This is NOT ROLEPLAYING. What kind of shit are you teaching? This is a disorder from abuse, these kids, these people, are not ROLE PLAYING. They are dealing with massive time lost sometimes, they are dealing with trying to heal from trauma, they are dealing with shit you aren't even teaching here. You completely are misinforming.

  2. I can't even begin to explain the amount of incorrect information in this video. Talk to someone with the disorder, then maybe you'll understand. It's not all that rare. It's a legitimate diagnosis. It can only be cased by trauma or abuse before age 7. The people who have it are often very much aware of their condition, and have to deal with people not believing them and calling them liars or fakers for years. You talked about controversy and fake cases, and then perpetuated the problem by drawing attention to a specific fake case, while never giving any documented cases of D.I.D., which are out there. And as for role playing? This isn't a game. This disorder isn't fun. It sucks. It's not role playing. It's individual parts that have developed because of severe trauma and abuse.
    So much for an educational video. Maybe educate yourself.

  3. You might as well have said its conclusively faked to please therapists! For many people with DID there is no controversy only a frightening reality. Maybe you should consider taking down this video for respect with those diagnosed with Dissociative Identity Disorder as it is stigmatizing rather than informative.

  4. this is so not accurate…I have it am nothing like this. so where did she get her information from…so misguided. this should of never been on here

  5. i dont have a disorder just not alowed to think or express my self since birth.its a set up to in slave others.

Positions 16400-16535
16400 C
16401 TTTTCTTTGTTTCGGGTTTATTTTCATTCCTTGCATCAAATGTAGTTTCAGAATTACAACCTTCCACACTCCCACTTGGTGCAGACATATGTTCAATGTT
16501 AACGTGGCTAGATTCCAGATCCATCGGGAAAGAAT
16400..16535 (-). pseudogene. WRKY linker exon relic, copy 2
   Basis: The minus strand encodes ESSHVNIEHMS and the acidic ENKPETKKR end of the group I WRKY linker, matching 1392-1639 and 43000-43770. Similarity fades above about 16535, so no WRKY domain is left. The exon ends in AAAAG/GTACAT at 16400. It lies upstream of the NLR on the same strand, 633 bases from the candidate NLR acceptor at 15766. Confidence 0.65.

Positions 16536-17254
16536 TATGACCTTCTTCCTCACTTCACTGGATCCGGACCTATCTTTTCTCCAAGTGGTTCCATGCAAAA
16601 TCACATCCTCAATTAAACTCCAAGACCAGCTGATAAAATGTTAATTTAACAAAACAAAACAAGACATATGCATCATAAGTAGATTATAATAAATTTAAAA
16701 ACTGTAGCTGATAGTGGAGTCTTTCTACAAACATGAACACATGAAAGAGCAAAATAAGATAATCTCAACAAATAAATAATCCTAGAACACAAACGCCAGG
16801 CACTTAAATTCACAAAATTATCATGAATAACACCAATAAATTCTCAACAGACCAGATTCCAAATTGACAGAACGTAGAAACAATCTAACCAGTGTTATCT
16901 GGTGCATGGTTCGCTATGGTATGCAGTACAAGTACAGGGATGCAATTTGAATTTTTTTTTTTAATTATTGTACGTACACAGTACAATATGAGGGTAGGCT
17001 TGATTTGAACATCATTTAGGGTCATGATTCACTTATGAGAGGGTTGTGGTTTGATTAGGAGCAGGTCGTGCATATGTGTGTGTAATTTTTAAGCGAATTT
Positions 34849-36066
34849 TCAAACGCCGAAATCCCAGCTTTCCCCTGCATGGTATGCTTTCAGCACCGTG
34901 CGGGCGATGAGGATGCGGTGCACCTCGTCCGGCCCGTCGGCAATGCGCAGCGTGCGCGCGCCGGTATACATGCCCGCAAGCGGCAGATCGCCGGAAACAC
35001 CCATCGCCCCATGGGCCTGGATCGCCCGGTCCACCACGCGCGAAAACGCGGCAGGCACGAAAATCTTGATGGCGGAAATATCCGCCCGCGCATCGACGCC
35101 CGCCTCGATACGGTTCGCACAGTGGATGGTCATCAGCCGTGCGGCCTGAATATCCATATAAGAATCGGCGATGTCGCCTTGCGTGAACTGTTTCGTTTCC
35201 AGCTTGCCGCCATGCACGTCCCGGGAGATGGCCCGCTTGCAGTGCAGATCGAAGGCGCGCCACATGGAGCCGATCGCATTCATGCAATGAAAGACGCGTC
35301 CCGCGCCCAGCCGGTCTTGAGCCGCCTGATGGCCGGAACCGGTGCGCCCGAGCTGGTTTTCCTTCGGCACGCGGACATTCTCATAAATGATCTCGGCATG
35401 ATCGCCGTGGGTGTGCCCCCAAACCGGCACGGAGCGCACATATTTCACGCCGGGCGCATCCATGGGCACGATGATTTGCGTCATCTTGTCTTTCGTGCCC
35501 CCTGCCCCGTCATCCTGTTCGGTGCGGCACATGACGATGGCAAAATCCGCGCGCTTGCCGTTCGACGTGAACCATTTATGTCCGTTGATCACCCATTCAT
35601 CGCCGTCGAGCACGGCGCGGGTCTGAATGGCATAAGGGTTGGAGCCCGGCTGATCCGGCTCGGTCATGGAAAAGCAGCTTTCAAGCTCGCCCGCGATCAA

6. fuck psycoligy its bull shit ive studded it for a decade.90 pesent of a century.22 centurt we are in now.

  7. It was all "minorly not okay" and excusable until 3:50. DID is not. Role playing. Yes everyone has kind of "separate ego states" but tell that to my child alter who doesn't recognize those around her when she fronts. My disorder is not induced by a therapist. It's induced by trauma. I'd highly suggest taking this down because this increases the stigma and misinformation around this disorder. Please and thank you. The attempted suicide rate is already at 70% among those with DID – spreading misinfo like this contributes to the negative social stigma, which severely impacts our lives.

    This video is not acceptable. Thank you.

  8. Ohhhh my god what the fresh fuck is this? You are spreading so much wrong information. Firstly, it's not rare. It's about as common as redheadedness. Secondly, it's definitely not rare outside of the US, either, unless you think abuse and extreme stressors are limited to America, lmao. Thirdly, it's not just a 'social construct'. It's a real disorder that makes scientific sense – when the original personality can't handle what's occurring, a split happens, creating an alternate personality, or alter, to deal with it. God, if this is the information the MCAT uses then it seriously needs an update!

  9. seriously it's not fucking role play, do some real fucking research and read up on the theory of structural dissociation before you decided to "educate" other people.

  10. There were no movies and books when I became aware of it. And I never got therapy. This speaker must work for the False Memory Syndrome Foundation. How can it be "roll playing" when I regain consciousness (wasn't aware that I lost consciousness) and everyone is staring at me and some are laughing. I have no clue as to what just happened.

  11. This video is full of bullsh*t………….plzzz remove this misinformation.
    DID is NOT rare. 2% of population is suffering from it….these are millions of people.
    It is a defense mechanism of mind to deal with trauma from child abuse, war crimes, terrorism, etc.
    It is NOT role-playing.

  12. A very, very poor video. By someone who I suspect is either sceptical or under-educated. Please remove and upload another with perhaps some integrity.

  13. Yes! Someone finally said it! Most of these people on YouTube just want attention and will go to any lengths to get it. Yes they are mentally ill but their illness is not DID. It’s probably BPD with a double scoop of extreme narcissism

  14. having a persona is not DID an alter cqn have multiple personas just like any other human this is horribly wrong. Take down this horrible video full of misinformation.